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I have been on this ship many times and have always considered it one of my favorite smaller ships in the line. However things seemed to have changed a bit in the last year or so. This trip consisted of two one week cruises back to back. Midway through the first cruise the female cruise director was replaced by a fellow named Steve. Fairly soon thereafter the atmosphere on the ship seemed to change a bit. Most notably was the fact that the volume levels on almost all venues of the ship seemed to increase to a level that was actually painful. It became necessary for the doors leading to the cabin corridor to be closed when he was using the pa in the centrum and even then it could be heard in the room with the door closed. Even the bands playing in the centrum and pool deck got louder to the point it was uncomfortable. Other people made comments as well but nothing changed. Perhaps this was coincidence but the crowds during events in the centrum got increasingly more rowdy as the cruise progressed. I have seen the production shows in the theatre many times but on this cruise the dancers were not as polished and singers were the poorest on any RCI ship heard in a long time. The lobster in the dining room was inedible which is not typical on Royal ships. No key lime pie anywhere. Same limited desert choices at lunch and dinner in the buffet every serving. However pancakes and French toast was the best in a long time, but no chocolate breakfast day in the dining room. No full size muffin choice anywhere. The Concierge Club was closed to Diamond Plus level Crown and Anchor Society members even though this is a benefit. The remaining lounge space was so packed during happy hour that there was never anyplace to sit after attending the appetizers table. It was interesting to go to the little visited port of Trujillo, Honduras even if the tenders were slow and there was not a great deal to see there. Dining room and cabin steward service was great as usual. It was nice to visit New Orleans independently between the two cruises. It is within walking distance of the port and the streetcar stops in front of the terminal. Price is $1.25 and exact change is a good idea. For those who would rather shop there is an outlet mall in the terminal. Much to my surprise there is a branch of the famous New Orleans institution Cafe du Monde right in the mall. Who knew! And while there was a substantial line, it was much shorter than the block long one at the original location in the city center. The beignets were the same and as good as ever. Departing from New Orleans and cruising down the Mississippi to the gulf is fascinating with all of the riverboats and the other ocean going ships. All in all a decent cruise but not up to previous standards.

Vision Not 20-20

Vision of the Seas Cruise Review by Fast Alongside

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Trip Details
I have been on this ship many times and have always considered it one of my favorite smaller ships in the line. However things seemed to have changed a bit in the last year or so. This trip consisted of two one week cruises back to back. Midway through the first cruise the female cruise director was replaced by a fellow named Steve. Fairly soon thereafter the atmosphere on the ship seemed to change a bit. Most notably was the fact that the volume levels on almost all venues of the ship seemed to increase to a level that was actually painful. It became necessary for the doors leading to the cabin corridor to be closed when he was using the pa in the centrum and even then it could be heard in the room with the door closed. Even the bands playing in the centrum and pool deck got louder to the point it was uncomfortable. Other people made comments as well but nothing changed. Perhaps this was coincidence but the crowds during events in the centrum got increasingly more rowdy as the cruise progressed.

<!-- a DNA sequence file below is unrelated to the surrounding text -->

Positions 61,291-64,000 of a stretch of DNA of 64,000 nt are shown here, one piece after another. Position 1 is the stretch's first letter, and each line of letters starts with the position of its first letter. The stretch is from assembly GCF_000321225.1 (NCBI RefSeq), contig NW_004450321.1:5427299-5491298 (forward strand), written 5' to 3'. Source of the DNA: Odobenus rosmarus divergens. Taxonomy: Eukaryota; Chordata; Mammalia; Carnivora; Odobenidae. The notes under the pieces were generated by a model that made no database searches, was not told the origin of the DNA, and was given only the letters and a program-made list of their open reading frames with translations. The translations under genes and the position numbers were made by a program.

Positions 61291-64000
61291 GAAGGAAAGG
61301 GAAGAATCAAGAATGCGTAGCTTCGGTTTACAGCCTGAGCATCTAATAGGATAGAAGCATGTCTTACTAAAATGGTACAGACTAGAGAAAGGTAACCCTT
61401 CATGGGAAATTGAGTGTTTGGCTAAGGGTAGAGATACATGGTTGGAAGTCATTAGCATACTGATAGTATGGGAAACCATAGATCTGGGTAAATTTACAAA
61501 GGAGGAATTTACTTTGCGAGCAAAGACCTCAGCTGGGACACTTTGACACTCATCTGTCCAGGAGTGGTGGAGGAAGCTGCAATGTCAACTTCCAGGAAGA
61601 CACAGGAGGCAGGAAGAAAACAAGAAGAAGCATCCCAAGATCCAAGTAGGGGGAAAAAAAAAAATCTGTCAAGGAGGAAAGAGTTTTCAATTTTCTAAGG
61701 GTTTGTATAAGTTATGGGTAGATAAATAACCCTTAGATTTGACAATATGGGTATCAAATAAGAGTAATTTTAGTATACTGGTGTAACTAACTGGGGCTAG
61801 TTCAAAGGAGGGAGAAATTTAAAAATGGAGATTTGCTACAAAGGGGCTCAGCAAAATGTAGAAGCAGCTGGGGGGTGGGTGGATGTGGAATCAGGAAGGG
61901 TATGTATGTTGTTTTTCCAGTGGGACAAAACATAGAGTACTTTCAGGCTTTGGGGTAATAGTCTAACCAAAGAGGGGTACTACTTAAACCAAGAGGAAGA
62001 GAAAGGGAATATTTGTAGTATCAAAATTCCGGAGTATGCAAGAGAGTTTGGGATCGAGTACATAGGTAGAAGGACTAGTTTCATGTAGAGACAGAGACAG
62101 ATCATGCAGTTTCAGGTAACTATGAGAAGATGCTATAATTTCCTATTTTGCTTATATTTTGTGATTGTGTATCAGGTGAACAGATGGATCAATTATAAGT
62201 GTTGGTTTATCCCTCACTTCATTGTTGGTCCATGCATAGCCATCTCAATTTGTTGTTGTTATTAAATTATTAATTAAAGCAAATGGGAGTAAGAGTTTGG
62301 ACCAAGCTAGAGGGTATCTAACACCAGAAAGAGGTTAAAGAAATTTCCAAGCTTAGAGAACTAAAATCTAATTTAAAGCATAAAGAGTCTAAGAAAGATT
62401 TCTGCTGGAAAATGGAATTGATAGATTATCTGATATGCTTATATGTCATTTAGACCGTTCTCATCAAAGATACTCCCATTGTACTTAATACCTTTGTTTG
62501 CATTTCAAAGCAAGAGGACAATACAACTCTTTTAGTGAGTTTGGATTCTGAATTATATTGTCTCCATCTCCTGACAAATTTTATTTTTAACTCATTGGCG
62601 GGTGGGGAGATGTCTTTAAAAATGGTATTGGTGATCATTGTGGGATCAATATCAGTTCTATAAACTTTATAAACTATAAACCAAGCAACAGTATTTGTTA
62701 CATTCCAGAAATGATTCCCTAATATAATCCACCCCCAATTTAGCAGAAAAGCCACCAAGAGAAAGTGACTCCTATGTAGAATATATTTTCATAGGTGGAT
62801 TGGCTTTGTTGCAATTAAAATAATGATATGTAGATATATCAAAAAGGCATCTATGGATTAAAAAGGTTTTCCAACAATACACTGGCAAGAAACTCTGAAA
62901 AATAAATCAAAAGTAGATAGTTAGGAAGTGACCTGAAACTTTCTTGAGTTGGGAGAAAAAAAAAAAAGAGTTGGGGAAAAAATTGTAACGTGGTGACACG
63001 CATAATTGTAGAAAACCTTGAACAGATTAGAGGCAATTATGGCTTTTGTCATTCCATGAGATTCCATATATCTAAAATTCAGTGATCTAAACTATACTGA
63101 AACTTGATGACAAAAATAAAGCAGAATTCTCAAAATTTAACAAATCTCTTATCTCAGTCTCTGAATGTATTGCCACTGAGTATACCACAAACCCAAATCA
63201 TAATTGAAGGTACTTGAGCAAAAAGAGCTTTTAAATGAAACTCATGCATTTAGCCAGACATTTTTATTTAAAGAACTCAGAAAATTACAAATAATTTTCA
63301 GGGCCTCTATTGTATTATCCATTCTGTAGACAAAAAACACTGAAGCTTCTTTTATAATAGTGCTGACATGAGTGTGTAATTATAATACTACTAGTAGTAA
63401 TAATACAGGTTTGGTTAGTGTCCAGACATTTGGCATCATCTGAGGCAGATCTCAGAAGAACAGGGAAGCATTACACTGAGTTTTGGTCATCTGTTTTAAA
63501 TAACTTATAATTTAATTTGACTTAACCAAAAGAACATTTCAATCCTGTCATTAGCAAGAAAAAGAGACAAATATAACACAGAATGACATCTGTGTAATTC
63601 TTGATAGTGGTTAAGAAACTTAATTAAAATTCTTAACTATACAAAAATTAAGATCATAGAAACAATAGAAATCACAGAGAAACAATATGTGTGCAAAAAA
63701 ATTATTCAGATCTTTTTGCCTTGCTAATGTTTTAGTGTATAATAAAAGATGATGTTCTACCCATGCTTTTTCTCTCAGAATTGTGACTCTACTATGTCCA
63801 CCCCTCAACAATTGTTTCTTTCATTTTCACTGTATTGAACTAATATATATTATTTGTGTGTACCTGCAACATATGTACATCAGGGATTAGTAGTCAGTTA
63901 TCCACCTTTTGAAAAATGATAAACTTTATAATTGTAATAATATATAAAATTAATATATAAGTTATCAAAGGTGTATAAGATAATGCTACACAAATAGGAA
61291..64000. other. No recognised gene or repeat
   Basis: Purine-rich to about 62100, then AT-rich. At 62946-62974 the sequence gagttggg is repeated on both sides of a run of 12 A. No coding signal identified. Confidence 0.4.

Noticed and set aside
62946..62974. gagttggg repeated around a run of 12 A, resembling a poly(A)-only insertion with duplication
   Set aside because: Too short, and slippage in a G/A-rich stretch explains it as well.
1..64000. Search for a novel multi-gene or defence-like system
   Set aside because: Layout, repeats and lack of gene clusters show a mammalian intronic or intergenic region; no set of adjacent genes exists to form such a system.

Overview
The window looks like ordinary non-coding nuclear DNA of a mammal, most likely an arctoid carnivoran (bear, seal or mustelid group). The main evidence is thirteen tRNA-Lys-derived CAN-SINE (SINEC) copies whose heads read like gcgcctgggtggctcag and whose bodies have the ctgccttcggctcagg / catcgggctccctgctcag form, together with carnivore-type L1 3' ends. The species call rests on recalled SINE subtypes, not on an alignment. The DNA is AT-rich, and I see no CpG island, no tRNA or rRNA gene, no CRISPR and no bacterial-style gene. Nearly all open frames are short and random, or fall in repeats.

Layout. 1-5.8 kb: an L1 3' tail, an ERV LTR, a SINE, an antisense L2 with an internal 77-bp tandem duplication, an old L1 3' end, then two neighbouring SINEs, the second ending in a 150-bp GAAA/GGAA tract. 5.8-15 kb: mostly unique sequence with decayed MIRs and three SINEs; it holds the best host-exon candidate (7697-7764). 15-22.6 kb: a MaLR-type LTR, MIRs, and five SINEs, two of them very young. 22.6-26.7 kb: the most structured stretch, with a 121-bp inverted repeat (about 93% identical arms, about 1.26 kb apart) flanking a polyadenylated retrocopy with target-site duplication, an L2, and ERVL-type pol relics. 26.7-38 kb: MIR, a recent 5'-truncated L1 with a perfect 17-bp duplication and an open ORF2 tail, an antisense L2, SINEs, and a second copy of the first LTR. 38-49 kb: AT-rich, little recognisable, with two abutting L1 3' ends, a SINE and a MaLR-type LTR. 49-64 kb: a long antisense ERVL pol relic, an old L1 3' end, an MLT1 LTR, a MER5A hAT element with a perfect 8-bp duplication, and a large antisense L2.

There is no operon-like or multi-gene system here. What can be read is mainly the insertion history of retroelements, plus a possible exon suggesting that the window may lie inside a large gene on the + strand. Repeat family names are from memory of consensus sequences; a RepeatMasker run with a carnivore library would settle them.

I have seen the production shows in the theatre many times but on this cruise the dancers were not as polished and singers were the poorest on any RCI ship heard in a long time. The lobster in the dining room was inedible which is not typical on Royal ships. No key lime pie anywhere. Same limited desert choices at lunch and dinner in the buffet every serving. However pancakes and French toast was the best in a long time, but no chocolate breakfast day in the dining room. No full size muffin choice anywhere.

The Concierge Club was closed to Diamond Plus level Crown and Anchor Society members even though this is a benefit. The remaining lounge space was so packed during happy hour that there was never anyplace to sit after attending the appetizers table. It was interesting to go to the little visited port of Trujillo, Honduras even if the tenders were slow and there was not a great deal to see there. Dining room and cabin steward service was great as usual. It was nice to visit New Orleans independently between the two cruises. It is within walking distance of the port and the streetcar stops in front of the terminal. Price is $1.25 and exact change is a good idea. For those who would rather shop there is an outlet mall in the terminal. Much to my surprise there is a branch of the famous New Orleans institution Cafe du Monde right in the mall. Who knew! And while there was a substantial line, it was much shorter than the block long one at the original location in the city center. The beignets were the same and as good as ever. Departing from New Orleans and cruising down the Mississippi to the gulf is fascinating with all of the riverboats and the other ocean going ships.

All in all a decent cruise but not up to previous standards.
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